Academic Research for Sale

It was reported in the press this week, first by the Wall Street Journal, that Google has been paying money to academics at US and UK universities in exchange for research aligned with Google’s policy interests. The reporting is based in part on a report, compiled by the Campaign for Accountability, and was picked up by major newspapers. As expected, Google is rejecting the claims and as reported in Wired it seems that the report could have been compiled more carefully.

The facts however remain. Researchers have taken money from Google—in the form of fellowships and research grants—and then written academic papers expressing views favourable to Google partially without acknowledging Google’s financial contributions. After the dust settles we will be left with two questions:

  1. What is the damage?
  2. Who is to blame?

The damage will manifest itself in the slow erosion of trust towards science, scientists and scientific research. In an ideal world a paper, claiming that having wast volumes of personal data collected is a fair exchange for the use of Google’s otherwise free services, would be published in a peer-reviewed scientific journal, because the author has critically examined the available evidence and found compelling arguments for this point of view. These days, however, it can also happen, that the author has found some evidence which—when viewed in a favourable light—could be interpreted in this way, that the author wants to retain Google’s favour and that obtaining external grants is a prerequisite for promotion at his or her university.

State power is divided between the legislative, executive and judicial branches. Similarly there is a division of responsibilities in the democratic decision-making process between science, religion and politics. It is the role of science to explain how the world is, the role of religion to teach what is important in our lives and the role of politics to mediate the competing claims of various groups of citizens. Scientists, who transgress these boundaries and use the cover of science to advocate for policies and world views, act shortsighted. By doing so they expose science itself to retaliation.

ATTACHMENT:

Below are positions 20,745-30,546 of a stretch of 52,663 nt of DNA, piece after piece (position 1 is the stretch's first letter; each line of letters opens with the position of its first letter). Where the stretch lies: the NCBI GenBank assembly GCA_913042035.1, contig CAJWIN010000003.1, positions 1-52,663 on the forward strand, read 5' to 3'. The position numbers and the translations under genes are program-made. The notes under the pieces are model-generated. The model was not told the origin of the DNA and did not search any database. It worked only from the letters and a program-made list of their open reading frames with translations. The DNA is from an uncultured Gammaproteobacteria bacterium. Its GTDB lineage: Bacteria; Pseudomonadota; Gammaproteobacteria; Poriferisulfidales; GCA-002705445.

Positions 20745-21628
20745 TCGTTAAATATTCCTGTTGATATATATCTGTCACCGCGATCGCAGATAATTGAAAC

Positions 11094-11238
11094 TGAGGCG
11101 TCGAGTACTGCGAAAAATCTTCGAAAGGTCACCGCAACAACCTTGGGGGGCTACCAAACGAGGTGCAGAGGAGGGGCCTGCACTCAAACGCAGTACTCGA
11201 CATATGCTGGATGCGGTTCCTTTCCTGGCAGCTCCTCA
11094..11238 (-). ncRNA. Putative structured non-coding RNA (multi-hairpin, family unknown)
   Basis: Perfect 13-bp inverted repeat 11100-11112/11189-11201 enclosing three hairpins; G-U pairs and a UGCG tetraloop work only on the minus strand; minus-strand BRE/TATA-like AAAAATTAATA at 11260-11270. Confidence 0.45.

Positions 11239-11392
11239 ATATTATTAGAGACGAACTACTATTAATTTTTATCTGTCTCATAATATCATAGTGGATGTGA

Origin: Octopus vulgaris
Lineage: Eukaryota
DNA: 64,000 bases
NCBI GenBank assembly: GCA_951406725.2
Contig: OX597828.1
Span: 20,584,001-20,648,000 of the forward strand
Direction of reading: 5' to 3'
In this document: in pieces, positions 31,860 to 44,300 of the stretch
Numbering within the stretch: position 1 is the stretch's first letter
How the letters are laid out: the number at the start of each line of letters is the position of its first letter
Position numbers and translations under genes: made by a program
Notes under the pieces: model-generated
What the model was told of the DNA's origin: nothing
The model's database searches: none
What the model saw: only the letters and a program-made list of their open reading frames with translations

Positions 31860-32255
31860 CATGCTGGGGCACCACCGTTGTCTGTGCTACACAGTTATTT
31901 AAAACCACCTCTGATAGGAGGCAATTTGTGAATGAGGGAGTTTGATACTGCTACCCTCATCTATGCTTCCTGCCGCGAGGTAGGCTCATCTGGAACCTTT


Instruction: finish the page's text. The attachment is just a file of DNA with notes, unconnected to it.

It is easy to put the blame for this on the scientists; after all, they took the money and “forgot” to acknowledge it in the paper. It would, however, be a mistake to ignore the environment in which science operates. University management, research councils, the REF, they all exert influence and place demands on scientists.

There is tension between the pursuit of truth and the pursuit of a career. Scientists start out with a desire to find truth, but early enough in their careers they encounter reality. University management values external grant income and REF-compliant impact case studies more than truth and knowledge. Scientists are not martyrs. Who would sacrifice their career if writing a friendly paper can open the door to grants and fellowships from Google which, in turn, make promotion so much easier? For lecturers in the UK attracting external grant income is a requirement for promotion, sometimes even for probation. For readers and professors it can become a requirement for employment.

Can we truly be surprised that in this environment scientists take money on Google’s terms?

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